Opinion: Medicare turns 45! Here’s what it means for the presidential cycle upon us

The mark of a civilized society is the dignity with which we treat all people.

The mark of a civilized society is the dignity with which we treat all people.

Our current health care system harms people. We can fix that. Listen to which presidential candidate wants to fundamentally shift the business of medicine into an equitable, wellness-based model of care. Health is not a “commodity.” It cannot be replaced. Medicare for All would provide a lifeline to rural, urban and other under-served communities. Women, particularly women of color, have disproportionately suffered from wage inequality. I have had too many patients who feel they must stay married to an abusive man, or can’t quit a toxic work environment because they can’t afford to lose health benefits.

The biggest loser in Medicare for All would be the insurance industry and the specialists. I feel bad for the insurance personnel — but Medicare for All reform features significant investment in vocational re-training. The insurance giants (Aetna, Blue Cross, Cigna etc) have products in many other arenas (property insurance, car insurance etc) and they would survive. Currently because most patients (consumers) have no idea what a visit to the doctor or hospital is going to cost them, there is no incentive for the providers to control costs. The “shield” between the buyer and the seller completely perverts the free market system. Some universal health care nay-sayers are concerned about losing their Cadillac retirement insurance, but we must all realize the private health insurers simply have not provided good value.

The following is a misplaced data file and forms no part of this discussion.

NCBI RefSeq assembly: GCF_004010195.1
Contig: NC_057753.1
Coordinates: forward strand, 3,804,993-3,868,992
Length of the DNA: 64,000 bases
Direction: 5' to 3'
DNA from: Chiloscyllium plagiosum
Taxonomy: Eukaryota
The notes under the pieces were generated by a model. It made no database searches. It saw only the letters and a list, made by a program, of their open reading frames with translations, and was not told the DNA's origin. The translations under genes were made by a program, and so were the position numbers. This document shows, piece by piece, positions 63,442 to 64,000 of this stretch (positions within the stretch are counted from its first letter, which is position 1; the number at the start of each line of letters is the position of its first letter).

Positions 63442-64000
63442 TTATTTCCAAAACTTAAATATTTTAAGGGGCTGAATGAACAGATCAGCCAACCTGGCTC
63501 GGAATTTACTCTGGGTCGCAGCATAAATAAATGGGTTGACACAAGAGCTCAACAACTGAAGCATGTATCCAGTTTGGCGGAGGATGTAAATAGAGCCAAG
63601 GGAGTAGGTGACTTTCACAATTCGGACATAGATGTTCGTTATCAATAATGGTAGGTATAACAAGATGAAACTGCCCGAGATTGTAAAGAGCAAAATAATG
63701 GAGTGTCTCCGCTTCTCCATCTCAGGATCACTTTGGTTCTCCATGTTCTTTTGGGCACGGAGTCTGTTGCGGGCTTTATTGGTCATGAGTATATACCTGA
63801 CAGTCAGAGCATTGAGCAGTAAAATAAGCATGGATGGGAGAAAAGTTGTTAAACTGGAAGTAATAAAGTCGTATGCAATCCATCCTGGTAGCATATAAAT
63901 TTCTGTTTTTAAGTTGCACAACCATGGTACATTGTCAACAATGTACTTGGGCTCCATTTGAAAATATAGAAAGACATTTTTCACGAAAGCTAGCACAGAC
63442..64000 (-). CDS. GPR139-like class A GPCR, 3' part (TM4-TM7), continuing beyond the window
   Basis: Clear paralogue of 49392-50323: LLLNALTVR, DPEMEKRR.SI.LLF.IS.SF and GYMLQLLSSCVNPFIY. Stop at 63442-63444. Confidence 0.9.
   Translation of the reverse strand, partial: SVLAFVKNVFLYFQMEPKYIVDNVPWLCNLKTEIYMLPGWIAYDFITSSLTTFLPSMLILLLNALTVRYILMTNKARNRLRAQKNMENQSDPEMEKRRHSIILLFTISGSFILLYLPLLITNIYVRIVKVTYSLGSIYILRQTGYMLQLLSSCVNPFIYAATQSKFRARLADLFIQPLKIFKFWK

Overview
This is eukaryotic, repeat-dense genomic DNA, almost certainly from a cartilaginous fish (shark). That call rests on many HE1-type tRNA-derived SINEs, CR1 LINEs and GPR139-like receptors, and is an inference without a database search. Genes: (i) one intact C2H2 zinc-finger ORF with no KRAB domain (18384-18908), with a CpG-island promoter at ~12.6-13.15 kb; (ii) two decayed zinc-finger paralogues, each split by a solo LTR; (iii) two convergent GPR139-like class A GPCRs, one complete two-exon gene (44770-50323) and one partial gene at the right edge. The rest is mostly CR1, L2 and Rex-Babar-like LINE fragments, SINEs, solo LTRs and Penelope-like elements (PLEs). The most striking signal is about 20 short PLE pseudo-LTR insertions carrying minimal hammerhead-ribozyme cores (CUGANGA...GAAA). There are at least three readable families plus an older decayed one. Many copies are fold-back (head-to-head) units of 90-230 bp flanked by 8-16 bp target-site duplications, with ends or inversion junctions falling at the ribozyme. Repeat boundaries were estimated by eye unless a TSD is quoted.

One cannot render health financially interesting unless the buck stops at a single payer. Medicare for All (federal HR 1384) would cover doctor visits, hospitalizations, vision, dental, mental health and long term care. These costs will be covered by a modest tax on those with net worth above $50 million and by getting rid of the insurance component, which accounts for 25-35% of unnecessary expenses foisted onto consumers. Let’s go for health, personal and planetary, and what’s best for most.

Dr. Emily Kane,

Founding member, Alaska chapter of Physicians for a National Healthcare Policy,

Juneau


• My Turns and Letters to the Editor represent the view of the author, not the view of the Juneau Empire.